Codes & Standards

 

Essential to the work of the electrical contractor is knowledge of the National Electrical Code, the National Electrical Installation Standards and additional standards and codes administered by the National Fire Protection Association, the Occupational Safety and Health Administration and others. Here is a list of all our articles on codes and standards listed chronologically by issue date. 

Article 110 in the National Electrical Code (NEC), covers general requirements for the examination and approval, installation and use, access to and spaces about electrical conductors and equipment; enclosures intended for personnel entry; and tunnel installations. It contains five parts.


Ground-fault protection of equipment (GFPE) provides protection from devastating arcing events and destructive arcing burn-downs. National Electrical Code (NEC) sections 215.10, 230.95, 240.13 and 517.17 provide GFPE requirements, and Article 100 defines it.


Jim Dollard has an extensive background in codes and standards. If you have a query about the National Electrical Code (NEC), Jim will help you solve it. Send questions to codefaqs@gmail.com. Answers are based on the 2017 NEC.
 NFPA 99 and Article 700


Terminology is the vocabulary of technical terms and usages appropriate to a particular trade, science or art. Does it matter what we call something in the National Electrical Code (NEC)?

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Conductors, Unfinished Basements And More

Jim Dollard has an extensive background in codes and standards. If you have a query about the National Electrical Code (NEC), Jim will help you solve it. Questions can be sent to codefaqs@gmail.com. Answers are based on the 2017 NEC.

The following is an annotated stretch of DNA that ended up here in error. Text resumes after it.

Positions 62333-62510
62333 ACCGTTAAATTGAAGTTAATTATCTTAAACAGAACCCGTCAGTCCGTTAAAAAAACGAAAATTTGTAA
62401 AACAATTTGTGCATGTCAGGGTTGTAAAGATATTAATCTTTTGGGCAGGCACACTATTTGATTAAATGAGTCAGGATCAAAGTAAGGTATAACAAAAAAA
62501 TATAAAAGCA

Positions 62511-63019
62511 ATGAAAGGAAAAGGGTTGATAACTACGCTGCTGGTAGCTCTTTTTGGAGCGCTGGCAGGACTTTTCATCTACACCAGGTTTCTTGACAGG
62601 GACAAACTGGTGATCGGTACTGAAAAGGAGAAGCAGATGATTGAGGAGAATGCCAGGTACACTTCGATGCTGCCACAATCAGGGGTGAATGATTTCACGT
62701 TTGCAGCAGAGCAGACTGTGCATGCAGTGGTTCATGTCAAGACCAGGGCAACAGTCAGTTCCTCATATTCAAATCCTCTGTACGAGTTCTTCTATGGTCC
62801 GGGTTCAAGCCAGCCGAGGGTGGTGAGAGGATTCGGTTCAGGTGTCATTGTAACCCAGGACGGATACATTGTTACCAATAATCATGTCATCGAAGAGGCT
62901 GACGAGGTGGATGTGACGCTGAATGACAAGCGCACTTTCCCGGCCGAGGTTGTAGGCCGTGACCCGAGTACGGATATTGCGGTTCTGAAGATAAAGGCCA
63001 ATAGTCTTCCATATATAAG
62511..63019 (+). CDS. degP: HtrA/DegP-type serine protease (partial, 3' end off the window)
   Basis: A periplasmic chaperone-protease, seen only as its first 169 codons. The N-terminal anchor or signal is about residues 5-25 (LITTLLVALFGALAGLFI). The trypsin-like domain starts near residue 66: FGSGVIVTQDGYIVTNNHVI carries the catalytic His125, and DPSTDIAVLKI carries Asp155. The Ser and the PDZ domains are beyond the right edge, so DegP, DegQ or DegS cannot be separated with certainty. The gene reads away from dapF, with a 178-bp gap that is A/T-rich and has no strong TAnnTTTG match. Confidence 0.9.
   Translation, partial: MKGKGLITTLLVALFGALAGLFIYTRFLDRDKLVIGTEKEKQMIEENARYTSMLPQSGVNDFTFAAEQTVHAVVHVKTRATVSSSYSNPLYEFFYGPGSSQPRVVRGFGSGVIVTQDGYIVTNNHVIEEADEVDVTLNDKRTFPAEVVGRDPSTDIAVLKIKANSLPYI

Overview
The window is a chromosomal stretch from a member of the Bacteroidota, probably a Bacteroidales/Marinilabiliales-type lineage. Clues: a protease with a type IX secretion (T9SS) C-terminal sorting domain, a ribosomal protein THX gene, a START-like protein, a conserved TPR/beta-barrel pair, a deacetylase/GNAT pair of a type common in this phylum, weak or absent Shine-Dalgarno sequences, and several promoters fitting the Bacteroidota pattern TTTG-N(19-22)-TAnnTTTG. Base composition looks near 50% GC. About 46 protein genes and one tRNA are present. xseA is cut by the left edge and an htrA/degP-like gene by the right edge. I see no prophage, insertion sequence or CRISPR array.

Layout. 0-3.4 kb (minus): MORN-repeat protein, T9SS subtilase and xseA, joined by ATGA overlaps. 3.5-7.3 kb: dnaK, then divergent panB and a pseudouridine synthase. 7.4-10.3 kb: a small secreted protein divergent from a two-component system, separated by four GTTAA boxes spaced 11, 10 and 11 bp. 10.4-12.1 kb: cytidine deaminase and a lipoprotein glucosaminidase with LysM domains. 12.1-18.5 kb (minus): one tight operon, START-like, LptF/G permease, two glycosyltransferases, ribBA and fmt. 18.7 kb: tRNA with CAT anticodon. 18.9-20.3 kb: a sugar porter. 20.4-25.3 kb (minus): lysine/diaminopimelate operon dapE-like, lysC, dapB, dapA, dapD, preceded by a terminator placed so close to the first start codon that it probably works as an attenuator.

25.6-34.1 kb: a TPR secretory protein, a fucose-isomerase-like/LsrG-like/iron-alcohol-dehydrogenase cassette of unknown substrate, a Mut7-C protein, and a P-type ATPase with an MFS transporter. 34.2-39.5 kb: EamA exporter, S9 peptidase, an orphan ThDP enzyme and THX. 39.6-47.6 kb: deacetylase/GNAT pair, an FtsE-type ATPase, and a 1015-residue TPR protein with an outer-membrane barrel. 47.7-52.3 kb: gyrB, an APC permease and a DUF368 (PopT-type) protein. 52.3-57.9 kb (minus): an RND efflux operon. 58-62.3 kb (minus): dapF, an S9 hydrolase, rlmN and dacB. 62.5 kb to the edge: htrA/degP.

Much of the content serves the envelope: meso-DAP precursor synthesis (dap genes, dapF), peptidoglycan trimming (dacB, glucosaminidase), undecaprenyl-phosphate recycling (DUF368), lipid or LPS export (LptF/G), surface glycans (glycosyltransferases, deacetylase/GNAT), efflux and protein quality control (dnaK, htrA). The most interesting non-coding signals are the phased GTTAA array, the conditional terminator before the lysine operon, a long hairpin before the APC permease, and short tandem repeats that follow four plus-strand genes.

White conductors 
in cable assemblies



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Passing Gas: Air Circulation for Hazardous Locations


For many years, the mystery of area classification has resided with a select group of experts within the electrical, petrochemical and industrial sectors. Many electricians, electrical engineers, fire inspectors and electrical inspectors have remained outside of this group.


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General Installation Requirements, Part XXV

In the 2017 National Electrical code (NEC), there are a few changes in 110.26. The first change is in subsection (A), which is part of a global change for the upper voltage threshold.


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2017 NEC: Chemicals, Fuels And Hazardous Locations—Significant Changes in the 2017 NEC, Part 7


Before we proceed, in part 3 of this series, the change in Section 230.70(A)(4) dealing with service disconnects on one- and two-family dwellings was reversed during the late stages of the development process and never made it into the 2017 National Electrical Code (NEC).


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Out By The Pool: Equipotential Bonding for Pool Perimeters and Parts


In the past few months, I have received emails and phone calls from electrical inspectors and contractors stating there is confusion in their areas concerning swimming pool equipotential bonding. They requested that I clarify the bonding requirements for swimming pools.


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General Installation Requirements, Part XXIV

Thanks to the work of numerous dedicated individuals, there is a 2017 edition of the National Electrical Code (NEC). This 54th version has been available since August. These days, the Code is revised every three years, but the revision cycle has ranged from one to four years.



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2017 NEC: Equipment For General Use—Significant Changes in the 2017 NEC, Part 6


This article reviews changes in Chapter 4, Equipment for General Use, in the 2017 edition of the National Electrical Code (NEC).
 Visit www.ecmag.com/2017-NEC-significant-changes for this full series.
 422.16(B)(2) Built-in Dishwashers and Trash Compactors



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